Roughly four months into Barack Obama's presidency, it's possible to make a few observations about the factions forming on the intellectual right as it adjusts to life in the political wilderness.

It's fitting that National Review -- the intellectual incubator of the conservative movement that rose to power with Ronald Reagan -- seems poised to go down with the ship. In the magazine and more recently on its lively website National Review Online (NRO), National Review has always mirrored the mood on the political right: unpredictable and feisty in the 60s and 70s; exuding confidence in the 80s and 90s; overdosing on militaristic American exceptionalism under George W. Bush; and now spiraling down into the dumps with the post-Bush Republican Party. Today NRO's group blog The Corner is angry, sarcastic, cranky, irritable, grossly populist -- miles away from the serene high-mindedness cultivated by founder William F. Buckley, Jr. Contributors compete with one another over who can offer the most obsequious encomium for Rush Limbaugh and turn instantly against anyone who dares utter a criticism of him. Like the vulgar talk-show hosts with whom they've firmly aligned themselves, the editors and writers around National Review occasionally criticize the Bush administration, but they rarely do so in the name of new ideas. Instead, they treat Reagan as the Platonic ideal of the conservative politician, the standard from which all present and future Republicans diverge at their peril. Call it a cocoon or call it a casket -- either way, it's hard to imagine National Review in its current configuration contributing very much to the revival of the right either politically or intellectually.

The Weekly Standard and Commentary -- the two magazines most closely associated with neoconservatism -- overlap quite a lot these days with National Review in both content and contributors. (Jennifer Rubin's endless string of lengthy posts on Commentary's Contentions blog, which mechanically praise nearly every Republican utterance while monotonously denouncing the Democrats for everything they do, would fit in quite well at The Corner.) Yet there is an important difference in emphasis. Whereas National Review promotes Reagan worship, the Weekly Standard and Commentary have chosen to rally around Dick Cheney, proud champion of "enhanced interrogation" and thoroughly unrepentant advocate of the invasion of Iraq. There's something admirable in this position, I suppose, since it can't possibly flow from a belief that an embrace of the wildly unpopular and increasingly grouchy Cheney will improve the political fortunes of the Republican Party, at least in the short term. No, William Kristol and John Podhoretz appear to be standing tall with Cheney out of principle. If you doubt it, take a look at this revealing blog post from Podhoretz, written shortly after Obama's national security speech last Wednesday, in which he bristles at the president's suggestion that the Bush administration sometimes "made decisions based upon fear rather than foresight.” To which Podhoretz responds with a heartfelt defense of conducting foreign policy in a state of acute fear, while also praising the former president's "brilliant efforts to thwart mass killings." Neoconservatism, 2009 reduced to a slogan: "Be Afraid! Be Very Afraid!" It's hard to imagine such a message succeeding politically, at least short of a genuine crisis (as opposed to a spurious one). Count that as one more reason to hope our luck holds out.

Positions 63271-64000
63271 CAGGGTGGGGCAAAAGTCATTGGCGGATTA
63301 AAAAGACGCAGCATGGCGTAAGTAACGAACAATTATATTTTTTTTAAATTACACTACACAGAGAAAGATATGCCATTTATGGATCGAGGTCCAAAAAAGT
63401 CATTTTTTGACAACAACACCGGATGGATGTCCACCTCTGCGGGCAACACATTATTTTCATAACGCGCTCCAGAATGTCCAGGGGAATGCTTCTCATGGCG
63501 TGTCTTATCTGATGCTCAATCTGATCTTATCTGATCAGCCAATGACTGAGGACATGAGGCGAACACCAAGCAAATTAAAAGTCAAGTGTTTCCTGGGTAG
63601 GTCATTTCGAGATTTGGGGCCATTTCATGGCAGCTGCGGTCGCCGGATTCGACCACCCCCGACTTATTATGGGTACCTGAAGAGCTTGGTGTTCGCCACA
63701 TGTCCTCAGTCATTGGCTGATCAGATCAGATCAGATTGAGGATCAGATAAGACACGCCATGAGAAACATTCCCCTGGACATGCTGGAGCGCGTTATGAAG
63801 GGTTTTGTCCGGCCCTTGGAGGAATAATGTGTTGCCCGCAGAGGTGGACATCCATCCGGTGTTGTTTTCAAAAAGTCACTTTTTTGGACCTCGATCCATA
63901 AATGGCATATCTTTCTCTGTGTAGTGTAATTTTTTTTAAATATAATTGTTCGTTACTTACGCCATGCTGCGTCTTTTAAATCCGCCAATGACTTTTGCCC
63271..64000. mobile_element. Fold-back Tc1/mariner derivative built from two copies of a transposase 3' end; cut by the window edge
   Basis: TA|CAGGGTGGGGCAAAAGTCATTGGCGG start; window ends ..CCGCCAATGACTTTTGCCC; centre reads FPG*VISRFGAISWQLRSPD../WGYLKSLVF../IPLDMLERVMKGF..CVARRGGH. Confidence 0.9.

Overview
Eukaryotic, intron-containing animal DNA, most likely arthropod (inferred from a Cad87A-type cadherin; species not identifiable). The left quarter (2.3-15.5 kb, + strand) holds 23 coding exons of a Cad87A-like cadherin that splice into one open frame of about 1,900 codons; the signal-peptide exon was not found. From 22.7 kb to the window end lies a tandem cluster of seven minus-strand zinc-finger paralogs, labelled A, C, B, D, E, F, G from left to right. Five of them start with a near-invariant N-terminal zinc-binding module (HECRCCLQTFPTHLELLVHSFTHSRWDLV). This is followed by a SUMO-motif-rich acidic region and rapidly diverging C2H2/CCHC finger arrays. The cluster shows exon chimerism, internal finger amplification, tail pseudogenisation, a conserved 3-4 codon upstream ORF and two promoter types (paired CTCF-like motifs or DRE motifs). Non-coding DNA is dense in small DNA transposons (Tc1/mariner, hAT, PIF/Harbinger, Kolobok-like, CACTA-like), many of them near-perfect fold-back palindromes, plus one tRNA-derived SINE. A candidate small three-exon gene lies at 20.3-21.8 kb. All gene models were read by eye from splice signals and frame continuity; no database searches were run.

And that's about it for the right's flagship opinion journals. Oh sure, there are bright spots at all three magazines/websites: Jim Manzi's libertarian-minded commentary on economics and finance for NRO; Max Boot's historically informed posts on foreign affairs and military issues for Contentions; and best of all, Christopher Caldwell's carefully reported essays on various political and cultural topics for the Weekly Standard. But that's pretty much it for intellectual conservatism these day, at least in the places it used to thrive.